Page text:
The major users of hazelnuts are the Swiss (2 kg/person per year), who use them as an ingredient for chocolate.

Every year in Massaquano (NA) on December 12, for the eve of Saint Lucia, the traditional and centuries-old throwing of hazelnuts is held from the roof of the church, adopted as a symbol of the pupils of the eyes, in honor of the saint patroness of sight.

The name of the genus comes from the Greek κορις = helmet, due to the shape of the involucre which covers the fruit, or from kurl, Celtic name of the plant, while the epithet of the avellana species comes from Avella, a city famous since antiquity for the goodness of its hazelnuts. The hazel was among the first fruit trees used and then cultivated by man to satisfy his food needs: its appearance in the Mediterranean and the Balkans dates back to prehistoric times, it is one of the main tree species that have colonized the lands it emerged after the last glaciation (10,000 years ago), therefore long before the olive tree and the vine.

The deepening of cultivation and propagation techniques took place as early as the 4th century BC, but the cultivation and diffusion of the most interesting varieties for production and commercial purposes only took place after 1900, when it began to be cultivated intensively.

Turkey , with about 800,000 tons, is the world's leading producer (over 70%) and the international reference price of hazelnuts depends directly on production fluctuations and exports from this country. Italy is the second largest producer, with over 110,000 tons: the quality of Italian hazelnuts is internationally recognized; in particular the round fruit varieties, such as the Tonda gentile trilobata in Piedmont and the Tonda gentile romana in the Viterbo area, represent qualitative excellence that determine a price in themselves. The major users of hazelnuts are the Swiss (2 kg/person/year), who use them as an ingredient in chocolate.

The most extensive hazelnut cultivations are located in Turkey, Italy and Spain, respectively with 379,000, 68,348 and 22,600 hectares in 2005; these surfaces together make up over 85% of the world's hazelnut groves. Analyzing the average unitary yields per hectare, it is observed that the USA holds the record with 3.78 tons equal to more than double the European average; this is mainly due to the massive mechanization of American hazelnut cultivation and the high use of fertilizers and plant protection products. France and Georgia achieved yields of 2 tons, followed by Turkey and Italy with 1.88 and 1.74 tons respectively. In Asia, as well as in Azerbaijan, Georgia, Uzbekistan, and part of Turkey, hazelnut growing is present in Iran and China with production sizes of 24,000 tons each. With regard to the international market, Italy is second after Turkey for the export of shelled hazelnuts, the form in which marketing mainly takes place. In the two-year period 1995-96, only 2.4% of world production was exported in shell.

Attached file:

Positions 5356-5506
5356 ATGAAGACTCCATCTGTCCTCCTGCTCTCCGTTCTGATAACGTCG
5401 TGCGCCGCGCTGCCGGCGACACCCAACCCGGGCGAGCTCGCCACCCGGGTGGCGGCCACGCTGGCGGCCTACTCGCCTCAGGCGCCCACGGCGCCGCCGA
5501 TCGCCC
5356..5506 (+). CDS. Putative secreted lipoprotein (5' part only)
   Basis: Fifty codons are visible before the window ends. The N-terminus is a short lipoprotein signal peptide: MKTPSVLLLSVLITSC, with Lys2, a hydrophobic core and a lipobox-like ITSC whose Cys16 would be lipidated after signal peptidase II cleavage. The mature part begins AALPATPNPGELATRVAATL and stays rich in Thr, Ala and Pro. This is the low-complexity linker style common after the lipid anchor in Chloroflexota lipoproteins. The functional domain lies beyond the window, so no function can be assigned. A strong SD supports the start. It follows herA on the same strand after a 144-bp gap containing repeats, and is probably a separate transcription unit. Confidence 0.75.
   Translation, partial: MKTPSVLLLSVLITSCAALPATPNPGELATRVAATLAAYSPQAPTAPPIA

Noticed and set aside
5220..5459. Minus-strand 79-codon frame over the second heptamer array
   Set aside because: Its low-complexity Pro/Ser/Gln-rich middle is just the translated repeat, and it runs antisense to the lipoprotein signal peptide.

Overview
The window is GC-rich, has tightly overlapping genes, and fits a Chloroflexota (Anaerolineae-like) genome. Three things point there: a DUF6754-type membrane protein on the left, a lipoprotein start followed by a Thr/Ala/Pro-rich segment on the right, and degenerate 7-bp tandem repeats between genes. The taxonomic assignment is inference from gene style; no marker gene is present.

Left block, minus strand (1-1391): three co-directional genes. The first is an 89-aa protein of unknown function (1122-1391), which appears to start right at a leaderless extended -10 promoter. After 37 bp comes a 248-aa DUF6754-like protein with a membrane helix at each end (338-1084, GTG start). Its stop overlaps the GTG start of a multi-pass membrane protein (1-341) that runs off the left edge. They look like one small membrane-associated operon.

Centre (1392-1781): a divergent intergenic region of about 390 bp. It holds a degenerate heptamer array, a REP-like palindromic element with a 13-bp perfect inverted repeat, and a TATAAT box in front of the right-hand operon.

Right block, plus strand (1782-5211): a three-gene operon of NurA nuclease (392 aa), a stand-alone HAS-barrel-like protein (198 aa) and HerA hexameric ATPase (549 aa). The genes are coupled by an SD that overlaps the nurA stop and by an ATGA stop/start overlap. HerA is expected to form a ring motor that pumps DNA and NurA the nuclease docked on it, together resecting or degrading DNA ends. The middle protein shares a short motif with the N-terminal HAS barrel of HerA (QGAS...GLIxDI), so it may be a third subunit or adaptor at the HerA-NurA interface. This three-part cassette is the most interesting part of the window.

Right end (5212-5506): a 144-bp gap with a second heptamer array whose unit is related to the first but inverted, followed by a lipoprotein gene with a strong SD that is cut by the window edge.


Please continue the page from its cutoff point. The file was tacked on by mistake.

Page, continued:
Nutspaper “Hazelnut” 3/2010

Nutspaper "Hazelnuts" 2/2013


You can store Sicilian hazelnuts in cool, dry places, away from heat and humidity sources. Here are 4 useful tips:

  • The ideal condition for maintaining shelled hazelnuts is in a refrigerated environment. Natural shelled hazelnuts can also be stored without problems at room temperature during the winter season given the low temperatures. During the summer, on the other hand, it is advisable to keep it in the fridge or in the coolest possible places, as the increase in temperatures could favor the deterioration of the products.
  • The ideal container in which to store shelled hazelnuts is glass . In fact, thanks to its constitution it is impenetrable to chemical and gaseous agents, and having excellent thermal insulating capacity it maintains the initial temperature for a longer time compared to other materials. If the glass is colored, all the better: using colored glass prevents the entry of some wavelengths of light (including ultraviolet light) and therefore some nutritional and organoleptic characteristics remain unaltered.
  • The type of closure of the container is also important: an airtight cap ensures that the food is protected from excessive contact with oxygen which can lead to lipid oxidation and which can be essential for aerobic bacteria.
  • The environment should always be well ventilated : by ventilating the rooms, the internal humidity that escapes from the window is kept under control, guaranteeing the right balance, which helps to discourage the onset of moulds.

Recommended doses

A 30 g portion provides:

  • 85% of the nutritional reference value of Manganese;
  • 45% of the nutritional reference value of Copper;
  • 35% of the nutritional reference value of Vitamin E.

Individual needs vary according to age, gender, weight and physical activity. A varied and balanced diet and a healthy lifestyle are the basis of your well-being.


100g of Sicilian hazelnuts contain:

  • Calcium (136 mg - 17% NRV)
  • Thiamine (0.19 mg - 17% NRV)
  • Vitamin K (14 μg - 19% NRV)
  • Zinc (2.3 mg - 23% NRV)
  • Vitamin B6 (0.4 mg - 29% NRV)
  • Phosphorus (247 mg - 35% NRV)
  • Potassium (730 mg - 37% NRV)
  • Iron (5.5 mg - 39% NRV)
  • Magnesium (152 mg - 41% NRV)
  • Riboflavin (0.65 mg - 46% NRV)
  • Biotin (47 μg - 94% NRV)
  • Vitamin E (14mg - 117% NRV)
  • Copper (1.5 mg - 150% NRV)
  • Manganese (5.8 mg - 290% NRV)
  • Fiber (9.3 g)
  • Unsaturated fatty acids (52 g), monounsaturated (47 g) and oleic acid (46 g).

We remind you that hazelnuts are included in the list of allergens (Annex 2 EU Reg. 1169/2011 and subsequent amendments)